27 Million…

…That’s the number of people who are estimated to be in slavery today.  According to research done by Free the Slaves, there are more people enslaved today than at any other time in history.  Noted anti-slavery organization, the Polaris Project, estimates that there are currently over 100,000 U.S. citizen minors who are vulnerable to commercial sexual exploitation. 

Those numbers sometimes keep me awake at night.

Those numbers are far too large, in a world where technology and progress have brought us further than any of our ancestors’ generations before us. 

Even one person in slavery would be too many.

Last night, a group of about 20 people watched a film in the Chapel,  called “Not Today.”  The film tells the story of Caden, a young man who comes from a privileged lifestyle (the watch he wears costs approximately 1/5 of what my house is worth!), who winds up with some friends on a holiday trip to India.  While there, he encounters Kiran, a Dalit (“Untouchable”) man who has had to sell his daughter to human traffickers in an effort to try to keep himself, and the girl, alive.  Kiran does not understand that his actions have put his daughter at risk for exploitation–the film hints that she has been used both in the commercial sex trade and in sweatshop labor–and he is devastated when he discovers the conditions that the girls he encounters are kept in.  At one point, Kiran and Caden are able to free two small girls from a brothel, only to discover the next day that the girls have run back to their “owners,” because they have been led to believe that their compliance with the pimps and Johns will somehow create a better life for themselves and their families.  It’s a heart-wrenching film that has the ability of being able to make one feel both inspired and completely depressed at the very same time.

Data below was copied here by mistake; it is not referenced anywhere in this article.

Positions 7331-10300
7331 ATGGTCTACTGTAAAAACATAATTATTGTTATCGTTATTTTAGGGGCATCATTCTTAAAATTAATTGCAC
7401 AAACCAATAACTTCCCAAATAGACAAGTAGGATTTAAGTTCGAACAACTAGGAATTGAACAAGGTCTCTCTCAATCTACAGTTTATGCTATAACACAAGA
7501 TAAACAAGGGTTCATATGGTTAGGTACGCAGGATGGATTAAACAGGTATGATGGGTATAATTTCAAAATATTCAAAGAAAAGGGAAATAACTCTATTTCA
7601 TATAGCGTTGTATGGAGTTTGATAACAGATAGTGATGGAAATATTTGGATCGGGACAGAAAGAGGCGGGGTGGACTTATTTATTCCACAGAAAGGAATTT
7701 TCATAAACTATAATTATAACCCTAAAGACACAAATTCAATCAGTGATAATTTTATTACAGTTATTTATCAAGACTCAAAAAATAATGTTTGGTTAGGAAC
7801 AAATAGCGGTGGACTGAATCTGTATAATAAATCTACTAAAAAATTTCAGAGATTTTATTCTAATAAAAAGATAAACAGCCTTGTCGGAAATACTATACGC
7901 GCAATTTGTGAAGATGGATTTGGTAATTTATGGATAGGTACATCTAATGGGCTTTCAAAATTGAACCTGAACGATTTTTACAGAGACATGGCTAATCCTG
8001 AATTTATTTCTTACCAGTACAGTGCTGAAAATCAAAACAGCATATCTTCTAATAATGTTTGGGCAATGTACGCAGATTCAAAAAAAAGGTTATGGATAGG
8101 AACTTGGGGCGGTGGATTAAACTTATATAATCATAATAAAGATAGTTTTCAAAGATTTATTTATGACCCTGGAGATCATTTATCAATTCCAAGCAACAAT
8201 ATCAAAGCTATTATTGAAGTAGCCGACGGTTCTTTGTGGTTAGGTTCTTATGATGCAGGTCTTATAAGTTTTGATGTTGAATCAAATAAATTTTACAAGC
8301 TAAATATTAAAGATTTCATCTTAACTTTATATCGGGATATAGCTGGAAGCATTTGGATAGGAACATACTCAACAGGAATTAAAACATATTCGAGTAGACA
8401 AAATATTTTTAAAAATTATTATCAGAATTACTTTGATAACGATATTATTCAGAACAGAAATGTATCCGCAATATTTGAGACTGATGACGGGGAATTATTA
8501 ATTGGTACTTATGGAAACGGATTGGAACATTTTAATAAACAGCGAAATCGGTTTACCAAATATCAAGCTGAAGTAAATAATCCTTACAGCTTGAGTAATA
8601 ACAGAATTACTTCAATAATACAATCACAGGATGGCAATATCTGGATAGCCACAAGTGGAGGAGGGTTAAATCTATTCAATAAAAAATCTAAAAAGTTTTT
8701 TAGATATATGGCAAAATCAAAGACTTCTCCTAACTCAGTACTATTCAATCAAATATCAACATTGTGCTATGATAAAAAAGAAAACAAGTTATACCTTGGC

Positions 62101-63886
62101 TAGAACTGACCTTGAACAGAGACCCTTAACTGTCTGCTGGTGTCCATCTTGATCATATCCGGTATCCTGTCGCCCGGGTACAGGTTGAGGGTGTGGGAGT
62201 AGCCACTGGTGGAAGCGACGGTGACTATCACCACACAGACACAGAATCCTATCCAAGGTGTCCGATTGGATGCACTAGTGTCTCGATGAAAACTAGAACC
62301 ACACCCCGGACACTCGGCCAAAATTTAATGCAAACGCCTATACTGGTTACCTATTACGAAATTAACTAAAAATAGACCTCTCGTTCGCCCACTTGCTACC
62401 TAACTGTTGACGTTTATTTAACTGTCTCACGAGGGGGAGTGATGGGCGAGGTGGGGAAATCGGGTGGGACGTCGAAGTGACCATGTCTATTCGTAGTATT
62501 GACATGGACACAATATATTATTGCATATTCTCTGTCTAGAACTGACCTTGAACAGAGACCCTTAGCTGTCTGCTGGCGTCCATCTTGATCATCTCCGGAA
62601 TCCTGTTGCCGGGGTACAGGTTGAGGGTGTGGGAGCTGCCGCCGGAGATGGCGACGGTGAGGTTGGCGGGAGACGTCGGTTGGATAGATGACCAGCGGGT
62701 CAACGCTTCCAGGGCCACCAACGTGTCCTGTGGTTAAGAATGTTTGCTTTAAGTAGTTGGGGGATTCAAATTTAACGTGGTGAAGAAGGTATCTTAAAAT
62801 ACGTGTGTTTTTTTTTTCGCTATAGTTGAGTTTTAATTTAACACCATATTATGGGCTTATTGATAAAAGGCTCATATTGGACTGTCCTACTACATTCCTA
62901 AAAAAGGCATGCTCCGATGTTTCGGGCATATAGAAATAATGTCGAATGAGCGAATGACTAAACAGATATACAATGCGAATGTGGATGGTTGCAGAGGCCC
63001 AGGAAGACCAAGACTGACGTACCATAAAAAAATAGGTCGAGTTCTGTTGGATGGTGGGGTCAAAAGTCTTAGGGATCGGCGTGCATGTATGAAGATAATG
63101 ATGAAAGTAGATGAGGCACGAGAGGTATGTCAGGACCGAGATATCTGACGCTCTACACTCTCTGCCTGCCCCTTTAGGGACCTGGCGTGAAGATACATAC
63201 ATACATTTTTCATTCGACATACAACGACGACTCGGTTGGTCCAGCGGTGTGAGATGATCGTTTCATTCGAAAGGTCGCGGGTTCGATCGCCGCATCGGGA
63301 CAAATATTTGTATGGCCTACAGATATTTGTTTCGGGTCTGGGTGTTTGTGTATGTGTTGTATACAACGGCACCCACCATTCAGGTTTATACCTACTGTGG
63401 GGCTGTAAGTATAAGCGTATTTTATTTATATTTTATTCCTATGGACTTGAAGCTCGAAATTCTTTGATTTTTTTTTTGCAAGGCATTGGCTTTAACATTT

The story of “Not Today” is but one example of the horrors faced by those who are held in slavery today.  The chains of modern slavery may not be made of the iron of the old days, but the mental and physical strictures on trafficked persons are just as strong, and just as devastating, as the restraints of the past.  It is time for those of us who live freely, and who enjoy the privileges of Western decadence, to stand up and make our voices heard.  Slavery exists not only in India and in other developing countries, but in the United States and most of the rest of the world.  Everyone, everywhere is affected by this tragedy.  No one is truly free as long as anyone is enslaved.